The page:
For example, how long do most people spend on your donations page? If it’s a matter of seconds, perhaps your page is not engaging them, or something about the donation form is making them feel less confident in the transaction. If they are using your donation page as a springboard to other pages, maybe it’s too cluttered with distracting links and needs to be streamlined to hold readers’ attention.

There are limits to what Google Analytics Goals can track, so you need to get a little creative to make Goals work for you. For example, while Goals can’t technically track whether or not someone made a donation, you can set up your Goal to track how many hits your “thank you for donating” page received, which only shows up after a donation is made.

3. Set Up Google Analytics eCommerce to Get Inside Donors’ Minds

The volume of new and interesting fundraising data you can glean from steps one and two is extensive. But for those who want to go even deeper and harvest more insights, there is one final method to undertake: Google Analytics’ eCommerce functionality.

While it may sound like something reserved for online boutiques, eCommerce is a powerful tool for increasing your understanding of who your donors are and how they interact with your nonprofit online.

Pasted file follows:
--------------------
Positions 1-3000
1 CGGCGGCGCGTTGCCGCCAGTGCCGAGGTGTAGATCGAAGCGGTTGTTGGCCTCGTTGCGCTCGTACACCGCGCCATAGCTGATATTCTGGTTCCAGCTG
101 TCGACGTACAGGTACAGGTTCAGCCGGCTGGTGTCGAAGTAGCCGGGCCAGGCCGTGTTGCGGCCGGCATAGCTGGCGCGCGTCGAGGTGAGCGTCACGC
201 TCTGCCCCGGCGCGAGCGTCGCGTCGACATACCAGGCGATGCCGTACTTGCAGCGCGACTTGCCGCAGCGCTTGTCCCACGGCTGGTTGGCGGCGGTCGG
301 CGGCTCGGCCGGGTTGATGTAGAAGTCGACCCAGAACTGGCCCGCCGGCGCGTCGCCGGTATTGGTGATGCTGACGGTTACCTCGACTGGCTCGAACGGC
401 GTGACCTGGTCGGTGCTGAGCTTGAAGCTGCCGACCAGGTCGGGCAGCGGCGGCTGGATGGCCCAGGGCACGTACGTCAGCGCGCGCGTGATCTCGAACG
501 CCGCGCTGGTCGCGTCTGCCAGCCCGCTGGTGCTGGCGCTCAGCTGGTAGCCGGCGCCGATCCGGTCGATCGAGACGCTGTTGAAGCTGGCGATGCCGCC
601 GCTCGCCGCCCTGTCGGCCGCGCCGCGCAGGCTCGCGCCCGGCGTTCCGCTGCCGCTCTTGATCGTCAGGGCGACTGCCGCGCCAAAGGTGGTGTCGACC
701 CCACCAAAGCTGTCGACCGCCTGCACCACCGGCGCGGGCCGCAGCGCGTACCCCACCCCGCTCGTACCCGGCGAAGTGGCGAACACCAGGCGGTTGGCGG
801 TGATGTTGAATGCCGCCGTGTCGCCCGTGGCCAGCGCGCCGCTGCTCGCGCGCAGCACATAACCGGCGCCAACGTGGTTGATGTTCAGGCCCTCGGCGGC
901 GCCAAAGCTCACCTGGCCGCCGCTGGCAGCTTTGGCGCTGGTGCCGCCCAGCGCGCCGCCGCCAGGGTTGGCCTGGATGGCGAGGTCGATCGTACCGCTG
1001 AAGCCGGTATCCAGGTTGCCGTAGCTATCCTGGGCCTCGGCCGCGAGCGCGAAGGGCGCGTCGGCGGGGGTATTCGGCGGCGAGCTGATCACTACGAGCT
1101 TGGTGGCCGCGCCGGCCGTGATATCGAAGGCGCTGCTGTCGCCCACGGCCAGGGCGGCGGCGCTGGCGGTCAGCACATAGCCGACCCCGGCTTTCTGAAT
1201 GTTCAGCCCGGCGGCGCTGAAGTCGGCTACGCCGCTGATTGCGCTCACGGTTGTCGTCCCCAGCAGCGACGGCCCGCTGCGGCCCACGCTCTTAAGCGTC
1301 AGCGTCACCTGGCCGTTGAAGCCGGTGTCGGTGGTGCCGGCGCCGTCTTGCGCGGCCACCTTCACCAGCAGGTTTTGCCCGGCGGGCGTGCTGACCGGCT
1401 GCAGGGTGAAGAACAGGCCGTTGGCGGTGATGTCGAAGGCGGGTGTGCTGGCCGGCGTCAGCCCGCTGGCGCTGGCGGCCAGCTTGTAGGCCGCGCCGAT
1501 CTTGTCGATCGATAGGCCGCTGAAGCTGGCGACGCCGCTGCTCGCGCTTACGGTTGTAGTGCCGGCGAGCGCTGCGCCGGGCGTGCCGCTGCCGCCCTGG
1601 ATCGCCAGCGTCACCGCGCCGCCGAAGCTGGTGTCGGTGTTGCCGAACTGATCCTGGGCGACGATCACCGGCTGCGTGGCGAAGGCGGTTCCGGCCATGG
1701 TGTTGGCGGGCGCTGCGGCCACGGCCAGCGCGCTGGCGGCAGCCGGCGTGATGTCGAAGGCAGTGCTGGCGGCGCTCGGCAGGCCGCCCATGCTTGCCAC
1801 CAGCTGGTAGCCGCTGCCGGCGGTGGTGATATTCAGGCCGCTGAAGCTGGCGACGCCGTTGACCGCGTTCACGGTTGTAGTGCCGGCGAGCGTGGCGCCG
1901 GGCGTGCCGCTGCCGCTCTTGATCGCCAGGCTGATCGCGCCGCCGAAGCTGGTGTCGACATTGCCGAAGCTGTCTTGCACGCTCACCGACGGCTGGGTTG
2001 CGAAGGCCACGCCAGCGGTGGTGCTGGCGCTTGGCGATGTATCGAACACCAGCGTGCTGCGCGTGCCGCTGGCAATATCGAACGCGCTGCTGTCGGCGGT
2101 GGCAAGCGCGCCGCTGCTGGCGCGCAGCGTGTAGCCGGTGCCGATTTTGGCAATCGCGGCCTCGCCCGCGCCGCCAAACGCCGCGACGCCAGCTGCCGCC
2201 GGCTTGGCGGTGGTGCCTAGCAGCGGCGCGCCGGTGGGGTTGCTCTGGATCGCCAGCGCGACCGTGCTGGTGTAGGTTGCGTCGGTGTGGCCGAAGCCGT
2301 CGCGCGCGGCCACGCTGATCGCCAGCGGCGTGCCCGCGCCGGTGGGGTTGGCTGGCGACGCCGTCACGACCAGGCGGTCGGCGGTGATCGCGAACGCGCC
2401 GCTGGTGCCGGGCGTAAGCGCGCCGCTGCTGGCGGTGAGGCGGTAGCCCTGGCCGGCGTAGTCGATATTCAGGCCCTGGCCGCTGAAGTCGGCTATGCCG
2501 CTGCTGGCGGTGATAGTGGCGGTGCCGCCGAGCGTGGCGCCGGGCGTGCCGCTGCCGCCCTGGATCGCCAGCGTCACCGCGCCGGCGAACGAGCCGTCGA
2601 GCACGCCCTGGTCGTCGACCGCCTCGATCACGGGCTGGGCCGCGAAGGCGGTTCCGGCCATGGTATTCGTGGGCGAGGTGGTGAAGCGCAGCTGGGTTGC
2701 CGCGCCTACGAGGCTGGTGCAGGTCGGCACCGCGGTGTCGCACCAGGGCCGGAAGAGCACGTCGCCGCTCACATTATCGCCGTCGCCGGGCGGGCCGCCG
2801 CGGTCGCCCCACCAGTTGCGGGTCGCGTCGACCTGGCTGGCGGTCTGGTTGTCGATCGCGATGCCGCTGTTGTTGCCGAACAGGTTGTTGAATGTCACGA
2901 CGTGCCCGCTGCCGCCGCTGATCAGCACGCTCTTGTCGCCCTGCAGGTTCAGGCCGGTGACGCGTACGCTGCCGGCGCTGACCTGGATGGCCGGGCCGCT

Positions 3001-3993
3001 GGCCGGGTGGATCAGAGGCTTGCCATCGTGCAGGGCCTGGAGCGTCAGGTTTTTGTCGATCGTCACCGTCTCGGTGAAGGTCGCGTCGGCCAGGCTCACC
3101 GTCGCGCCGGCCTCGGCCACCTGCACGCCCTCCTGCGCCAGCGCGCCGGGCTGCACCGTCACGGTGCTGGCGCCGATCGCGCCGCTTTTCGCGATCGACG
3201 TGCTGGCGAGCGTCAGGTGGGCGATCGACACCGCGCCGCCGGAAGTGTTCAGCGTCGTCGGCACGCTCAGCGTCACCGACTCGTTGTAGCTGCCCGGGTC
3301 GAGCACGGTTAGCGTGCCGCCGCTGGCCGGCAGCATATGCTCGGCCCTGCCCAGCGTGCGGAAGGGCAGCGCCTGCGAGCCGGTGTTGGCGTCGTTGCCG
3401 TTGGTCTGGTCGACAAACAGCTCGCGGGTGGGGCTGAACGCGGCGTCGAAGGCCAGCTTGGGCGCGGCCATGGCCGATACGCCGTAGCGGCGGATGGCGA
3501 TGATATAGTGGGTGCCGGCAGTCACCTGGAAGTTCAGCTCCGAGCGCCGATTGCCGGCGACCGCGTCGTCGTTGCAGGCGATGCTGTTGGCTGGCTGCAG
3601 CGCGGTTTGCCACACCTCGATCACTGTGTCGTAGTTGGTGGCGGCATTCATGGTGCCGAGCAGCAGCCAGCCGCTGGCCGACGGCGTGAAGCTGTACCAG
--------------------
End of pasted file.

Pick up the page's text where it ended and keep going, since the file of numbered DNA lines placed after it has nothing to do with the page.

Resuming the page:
To get started, link eCommerce to your donation page. Depending on which donation platform you use, this could be a seamless integration, or you may have to call your web management company and invest a few hours into the setup. If you learn how to take full advantage of the tool, the up-front setup effort will pay for itself in fundraising insights and subsequent results.

By tracking donations through Google Analytics’ eCommerce function, you can discover all types of new information about your donors. Using eCommerce, you can:

  • Find out how many times an individual user visited your website before making their first donation.
  • Systematically track the behavior of top-tier donors, such as those who contributed over $100. Do these groups of donors tend to come from your newsletter, or social media? While they might take a bit of custom work to uncover, these insights can help you focus on strategies that attract these pools of people.
  • Evaluate paid social media promotion strategies by dividing the actual donation sums received by the amount you spent on a promotion.

Don’t Just Track—React and Adapt

It’s important to use Google Analytics to track and analyze data to increase your donations. However, your investment in learning about donor behavior only pays off when you adapt, test, and refine your digital content. Optimize the channels, formats, and messages that appeal most to your target audience. Plan to spend time implementing tweaks and developing improved marketing products as you mine fascinating donor data through Analytics.

Finally, make sure to share the new insights with your team. Sometimes nonprofits get hung up on outdated approaches or “doing things the way we’ve always done them.” Armed with real data to back up your ideas, you can feel confident in suggesting creative new approaches.


An award-winning social impact storyteller and freelance writer, Lisa Habersack helps nonprofits big and small to inspire, engage, and connect. Say hello at www.lisahabersack.com.